Swimmer health. To pee, or not to pee..
When questioned about the behaviour of their guests, half (49%) said they would not invite guests back if they discovered they were guilty of the same crime. Sixteen per cent suggested they would ask those guests to leave immediately. Perhaps there isn’t any real need for concern, as only 16% of survey respondents admitted to peeing in someone else’s backyard pool. Seems it is something swimmers are only comfortable doing in their own environs.
The study was conducted in light of extended public pool closures due to the COVID-19 pandemic, as the northern hemisphere moves into summer. According to the United States Centers for Disease Control & Prevention, there is no evidence that the virus responsible for COVID-19 can spread through water and that both proper pool operation and adequate water sanitisation should kill the virus.
The more pressing need for adequate sanitisation at this particular time puts unsanitary swimming and hygiene behaviours at the forefront, because pee in the pool reacts with chlorine and lessens the amount available to kill any viruses present in the pool water.
The survey additionally found that nearly one-quarter (23%) of pool owners who handle some or all swimming pool maintenance themselves do not test chlorine and pH levels more often than once every two weeks. Bearing in mind the seasonal differences, that’s a pretty big issue going into the peak swimming period for the year.
Other personal hygiene practices were uncovered, with more than half (54%) of the survey participants admitting to never showering before hitting the water. A terrifyingly high 28% said they would swim within an hour of experiencing a bout of diarrhoea.
These disturbing insights have prompted CDC to join forces with the Water Quality & Health Council, along with industry association the Pool & Hot Tub Alliance (PHTA), to educate swimmers and pool owners about the importance of correct pool chemistry, particularly as the pandemic has so extensively affected the United States.
What happens in the pool…
...does not stay there, apparently. Thirty six percent of surveyed pool owners said they would tell mutual friends if they discovered a guest had peed in their pool. For what it’s worth, respondents that fell into the millennial cohort are twice as likely to hand that information on than baby boomers.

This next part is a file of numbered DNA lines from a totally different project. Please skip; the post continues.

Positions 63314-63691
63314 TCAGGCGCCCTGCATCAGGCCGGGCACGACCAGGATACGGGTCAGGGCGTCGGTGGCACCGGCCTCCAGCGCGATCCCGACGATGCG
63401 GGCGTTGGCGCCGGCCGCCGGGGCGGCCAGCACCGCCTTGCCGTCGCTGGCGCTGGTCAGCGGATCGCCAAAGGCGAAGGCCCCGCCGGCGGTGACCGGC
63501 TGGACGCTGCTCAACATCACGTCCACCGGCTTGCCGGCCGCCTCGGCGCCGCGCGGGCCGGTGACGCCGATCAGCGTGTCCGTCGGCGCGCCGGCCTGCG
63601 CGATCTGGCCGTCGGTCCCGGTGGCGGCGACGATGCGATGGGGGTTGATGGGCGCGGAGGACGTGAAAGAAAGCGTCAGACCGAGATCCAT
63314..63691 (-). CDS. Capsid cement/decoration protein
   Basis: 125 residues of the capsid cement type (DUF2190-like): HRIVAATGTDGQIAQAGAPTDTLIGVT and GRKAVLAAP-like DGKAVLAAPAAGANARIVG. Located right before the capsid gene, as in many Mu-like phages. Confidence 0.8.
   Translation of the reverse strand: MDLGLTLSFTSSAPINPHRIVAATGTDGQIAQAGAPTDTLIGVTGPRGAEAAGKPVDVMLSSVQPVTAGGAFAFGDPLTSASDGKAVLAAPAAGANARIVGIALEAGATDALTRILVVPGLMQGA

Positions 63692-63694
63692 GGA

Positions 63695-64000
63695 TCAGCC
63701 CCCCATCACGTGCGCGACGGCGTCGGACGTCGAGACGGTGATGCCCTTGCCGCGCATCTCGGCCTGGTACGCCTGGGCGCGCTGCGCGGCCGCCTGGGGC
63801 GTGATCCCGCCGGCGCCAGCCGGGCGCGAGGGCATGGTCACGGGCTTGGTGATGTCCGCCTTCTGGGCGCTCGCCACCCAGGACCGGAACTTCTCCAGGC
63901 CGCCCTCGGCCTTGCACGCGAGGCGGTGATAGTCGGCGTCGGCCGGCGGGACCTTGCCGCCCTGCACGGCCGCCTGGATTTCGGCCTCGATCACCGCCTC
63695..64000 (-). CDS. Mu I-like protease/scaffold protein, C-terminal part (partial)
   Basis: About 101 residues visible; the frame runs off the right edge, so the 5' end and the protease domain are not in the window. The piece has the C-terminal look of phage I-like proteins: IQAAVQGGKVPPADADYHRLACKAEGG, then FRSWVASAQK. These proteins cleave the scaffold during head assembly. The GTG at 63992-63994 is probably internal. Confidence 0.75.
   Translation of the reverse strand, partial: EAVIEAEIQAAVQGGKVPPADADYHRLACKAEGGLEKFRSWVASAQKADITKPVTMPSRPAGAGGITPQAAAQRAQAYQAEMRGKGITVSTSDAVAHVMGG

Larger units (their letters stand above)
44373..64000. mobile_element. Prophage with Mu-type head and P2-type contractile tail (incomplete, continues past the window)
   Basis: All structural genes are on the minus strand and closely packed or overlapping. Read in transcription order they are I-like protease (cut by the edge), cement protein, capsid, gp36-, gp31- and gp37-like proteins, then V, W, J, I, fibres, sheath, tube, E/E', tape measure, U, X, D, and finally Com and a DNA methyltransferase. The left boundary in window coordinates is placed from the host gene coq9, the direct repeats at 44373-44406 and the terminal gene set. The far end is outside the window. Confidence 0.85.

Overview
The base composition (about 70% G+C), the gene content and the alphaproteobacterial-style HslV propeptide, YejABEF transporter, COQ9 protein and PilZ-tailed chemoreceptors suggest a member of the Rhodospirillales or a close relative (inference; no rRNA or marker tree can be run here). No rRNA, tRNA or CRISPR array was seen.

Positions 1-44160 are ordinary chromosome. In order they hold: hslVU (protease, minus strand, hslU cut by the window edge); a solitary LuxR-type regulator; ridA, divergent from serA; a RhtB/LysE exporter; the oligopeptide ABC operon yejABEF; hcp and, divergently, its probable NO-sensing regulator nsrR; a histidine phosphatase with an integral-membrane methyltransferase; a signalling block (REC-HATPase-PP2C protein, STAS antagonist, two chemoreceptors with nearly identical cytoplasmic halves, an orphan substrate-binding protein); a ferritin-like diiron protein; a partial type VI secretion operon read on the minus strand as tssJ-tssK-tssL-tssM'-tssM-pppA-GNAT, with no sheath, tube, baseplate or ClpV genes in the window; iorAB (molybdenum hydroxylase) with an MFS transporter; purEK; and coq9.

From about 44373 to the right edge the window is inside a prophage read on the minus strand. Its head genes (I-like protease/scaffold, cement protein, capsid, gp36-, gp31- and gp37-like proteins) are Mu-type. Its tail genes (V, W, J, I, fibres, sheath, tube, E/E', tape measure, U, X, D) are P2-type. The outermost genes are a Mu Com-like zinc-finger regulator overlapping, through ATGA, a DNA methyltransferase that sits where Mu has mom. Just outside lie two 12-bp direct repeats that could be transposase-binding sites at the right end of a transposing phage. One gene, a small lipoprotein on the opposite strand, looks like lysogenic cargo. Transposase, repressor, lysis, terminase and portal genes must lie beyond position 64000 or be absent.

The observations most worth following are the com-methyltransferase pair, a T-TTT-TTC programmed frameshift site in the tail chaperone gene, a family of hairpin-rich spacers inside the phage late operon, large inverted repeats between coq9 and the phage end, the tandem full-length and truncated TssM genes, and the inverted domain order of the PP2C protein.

Safety was also investigated in the survey, which found that 90% of swimming pool owners store their chemicals in unsafe locations and 33% of those with children do not lock up pool chemicals, creating a significant — and utterly avoidable — safety risk.
It's not a particularly encouraging set of results as the US heads into summer and, hopefully, isn’t indicative of typical practices in other regions. It does highlight the need for a thorough program of maintenance and adherence to adequate sanitisation and testing practices, if only to protect pool owners from themselves, it seems.
If you have trouble maintaining suitable levels, contact your local pool shop or a SPASA member for guidance.
*The 2020 Healthy Pools survey was conducted by the Water Quality & Health Council, an independent, multidisciplinary group of scientific experts, health professionals, and consumer advocates that is sponsored by the American Chemistry Council’s Chlorine Chemistry Division. The survey interviewed 2143 American adults online on 9–14 April 2020, including 675 self-declared residential pool owners, with the intent to measure perceptions and behaviours related to swimming pools and public health.
The survey had a margin of error of ±2.12% at the 95% confidence level for the whole sample and a margin of error of ±3.77% at the 95% confidence level for the sample of residential pool owners. The survey results were nationally representative of American adults in terms of age, race, gender, region, household income and pool ownership status.